Modelling the Success of a Native Fish Reintroduction and Its Impacts on Resident Fish Assemblages

Brian Bush
Category: 
Undergraduate (Environmental & Plant Sciences)
Advisor: 
Dr. Mazeika Sullivan
Department: 
Environment and Natural Resources
Abstract:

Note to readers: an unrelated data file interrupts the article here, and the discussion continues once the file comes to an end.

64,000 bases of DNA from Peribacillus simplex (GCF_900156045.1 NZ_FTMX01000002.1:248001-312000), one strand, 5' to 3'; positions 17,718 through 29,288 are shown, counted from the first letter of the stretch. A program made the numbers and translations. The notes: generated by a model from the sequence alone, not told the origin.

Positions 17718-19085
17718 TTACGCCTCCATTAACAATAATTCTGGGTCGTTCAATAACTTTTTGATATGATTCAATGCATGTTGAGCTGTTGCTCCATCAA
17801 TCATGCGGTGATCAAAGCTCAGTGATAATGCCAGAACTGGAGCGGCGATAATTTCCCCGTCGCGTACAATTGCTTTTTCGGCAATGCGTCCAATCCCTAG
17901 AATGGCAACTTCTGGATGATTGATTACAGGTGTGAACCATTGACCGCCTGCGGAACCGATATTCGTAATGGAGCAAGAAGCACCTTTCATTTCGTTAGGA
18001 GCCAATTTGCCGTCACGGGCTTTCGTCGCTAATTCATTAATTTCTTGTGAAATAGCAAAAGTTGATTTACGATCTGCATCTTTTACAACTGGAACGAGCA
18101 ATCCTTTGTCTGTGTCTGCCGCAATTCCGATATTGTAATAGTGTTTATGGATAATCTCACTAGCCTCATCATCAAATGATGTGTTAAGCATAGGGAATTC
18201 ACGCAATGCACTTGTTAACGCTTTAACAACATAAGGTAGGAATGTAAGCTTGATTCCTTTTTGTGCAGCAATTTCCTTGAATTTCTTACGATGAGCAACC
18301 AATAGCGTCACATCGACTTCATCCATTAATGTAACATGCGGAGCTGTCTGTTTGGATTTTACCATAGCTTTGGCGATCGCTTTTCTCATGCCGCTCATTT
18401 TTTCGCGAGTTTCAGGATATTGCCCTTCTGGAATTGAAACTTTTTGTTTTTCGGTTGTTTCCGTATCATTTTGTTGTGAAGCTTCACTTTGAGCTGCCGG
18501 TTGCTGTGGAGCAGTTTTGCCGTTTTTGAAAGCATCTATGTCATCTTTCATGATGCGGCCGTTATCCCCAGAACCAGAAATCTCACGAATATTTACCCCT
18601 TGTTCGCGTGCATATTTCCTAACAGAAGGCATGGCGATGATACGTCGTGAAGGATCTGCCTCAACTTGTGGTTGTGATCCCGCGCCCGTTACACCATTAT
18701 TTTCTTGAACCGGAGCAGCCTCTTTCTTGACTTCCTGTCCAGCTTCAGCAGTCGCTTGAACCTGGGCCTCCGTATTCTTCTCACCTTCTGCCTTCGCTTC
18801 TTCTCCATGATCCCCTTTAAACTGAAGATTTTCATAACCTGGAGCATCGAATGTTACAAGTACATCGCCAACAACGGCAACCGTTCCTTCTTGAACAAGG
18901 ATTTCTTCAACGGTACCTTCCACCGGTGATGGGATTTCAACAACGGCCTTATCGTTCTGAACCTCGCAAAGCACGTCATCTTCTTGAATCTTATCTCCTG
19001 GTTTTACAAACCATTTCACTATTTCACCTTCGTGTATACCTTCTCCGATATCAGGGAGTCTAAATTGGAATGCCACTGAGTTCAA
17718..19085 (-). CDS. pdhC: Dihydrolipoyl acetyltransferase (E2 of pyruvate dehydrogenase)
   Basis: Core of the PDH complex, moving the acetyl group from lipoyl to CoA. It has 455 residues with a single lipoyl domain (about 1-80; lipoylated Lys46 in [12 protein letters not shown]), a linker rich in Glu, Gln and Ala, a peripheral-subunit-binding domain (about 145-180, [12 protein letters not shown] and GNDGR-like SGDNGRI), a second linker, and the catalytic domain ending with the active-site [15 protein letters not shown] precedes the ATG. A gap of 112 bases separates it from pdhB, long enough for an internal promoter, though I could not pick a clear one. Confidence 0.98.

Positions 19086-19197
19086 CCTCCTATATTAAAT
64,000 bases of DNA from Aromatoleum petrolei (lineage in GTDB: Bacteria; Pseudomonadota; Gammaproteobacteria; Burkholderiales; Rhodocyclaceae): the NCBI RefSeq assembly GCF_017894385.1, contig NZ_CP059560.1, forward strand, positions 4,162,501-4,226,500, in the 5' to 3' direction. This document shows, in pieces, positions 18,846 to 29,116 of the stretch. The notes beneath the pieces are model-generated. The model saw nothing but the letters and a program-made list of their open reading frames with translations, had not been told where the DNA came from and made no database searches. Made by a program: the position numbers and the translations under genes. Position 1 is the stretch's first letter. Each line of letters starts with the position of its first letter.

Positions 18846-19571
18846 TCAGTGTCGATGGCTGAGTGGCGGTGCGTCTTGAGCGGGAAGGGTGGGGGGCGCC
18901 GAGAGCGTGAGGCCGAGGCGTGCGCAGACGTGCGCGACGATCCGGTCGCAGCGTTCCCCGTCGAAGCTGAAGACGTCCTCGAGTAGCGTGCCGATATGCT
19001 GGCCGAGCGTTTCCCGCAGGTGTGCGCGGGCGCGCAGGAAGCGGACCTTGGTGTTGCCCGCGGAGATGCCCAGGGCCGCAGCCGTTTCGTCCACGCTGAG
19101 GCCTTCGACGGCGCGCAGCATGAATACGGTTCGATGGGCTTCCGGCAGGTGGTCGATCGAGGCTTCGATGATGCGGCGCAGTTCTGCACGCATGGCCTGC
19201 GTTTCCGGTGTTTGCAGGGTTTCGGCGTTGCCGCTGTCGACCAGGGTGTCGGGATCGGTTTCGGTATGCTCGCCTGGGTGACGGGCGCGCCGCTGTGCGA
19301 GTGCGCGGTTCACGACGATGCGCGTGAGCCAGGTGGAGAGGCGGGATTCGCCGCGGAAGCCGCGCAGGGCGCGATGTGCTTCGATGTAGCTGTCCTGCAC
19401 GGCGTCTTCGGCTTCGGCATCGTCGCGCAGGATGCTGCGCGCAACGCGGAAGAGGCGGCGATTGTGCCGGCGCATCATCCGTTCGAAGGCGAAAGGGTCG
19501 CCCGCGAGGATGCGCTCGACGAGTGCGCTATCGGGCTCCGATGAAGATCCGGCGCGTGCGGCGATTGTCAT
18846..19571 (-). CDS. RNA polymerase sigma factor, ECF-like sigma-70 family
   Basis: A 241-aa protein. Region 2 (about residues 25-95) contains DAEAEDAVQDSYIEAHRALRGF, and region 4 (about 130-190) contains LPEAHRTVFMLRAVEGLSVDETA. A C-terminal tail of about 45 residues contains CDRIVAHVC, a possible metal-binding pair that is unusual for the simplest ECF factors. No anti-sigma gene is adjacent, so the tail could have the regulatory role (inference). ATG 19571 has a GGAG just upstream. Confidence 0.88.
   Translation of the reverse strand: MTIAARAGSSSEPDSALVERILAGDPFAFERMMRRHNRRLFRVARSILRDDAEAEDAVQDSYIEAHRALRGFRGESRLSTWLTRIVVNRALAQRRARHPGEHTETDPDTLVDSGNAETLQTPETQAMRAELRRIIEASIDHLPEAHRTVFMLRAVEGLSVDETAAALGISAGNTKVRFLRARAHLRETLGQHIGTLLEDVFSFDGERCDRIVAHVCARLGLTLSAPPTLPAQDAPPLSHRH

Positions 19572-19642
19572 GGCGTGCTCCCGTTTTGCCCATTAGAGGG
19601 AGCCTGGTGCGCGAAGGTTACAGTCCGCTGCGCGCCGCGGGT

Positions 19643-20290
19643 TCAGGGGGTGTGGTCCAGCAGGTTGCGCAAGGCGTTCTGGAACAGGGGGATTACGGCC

Native fish reintroduction can be a valuable conservation tool used to curb declines in biodiversity. Previous native fish reintroduction projects have focused on monitoring population responses of the target species, yet potential changes in the resident fish assemblages have received less attention. The reintroduction of the Bluebreast Darter (Etheostoma camurum) to the Upper Licking River basin in Ohio will be used as a model to understand how reintroduction may alter resident fish assemblages. This reintroduction began in 2016, with one additional year of stocking in 2017, and yearly follow-up surveys through 2019. Fish community, water-chemistry, and geomorphic measurements were also performed at the reintroduction sites. Using linear mixed models, we found that the benthic fish assemblage diversity and evenness has changed over time in response to the reintroduction, with substrate acting as an important covariate. Both diversity and evenness increased post reintroduction, peaking in 2018 and then dropping back down to similar levels at the beginning of the project. This research helps to better understand how reintroductions may impact aquatic community architecture and inform future reintroduction efforts.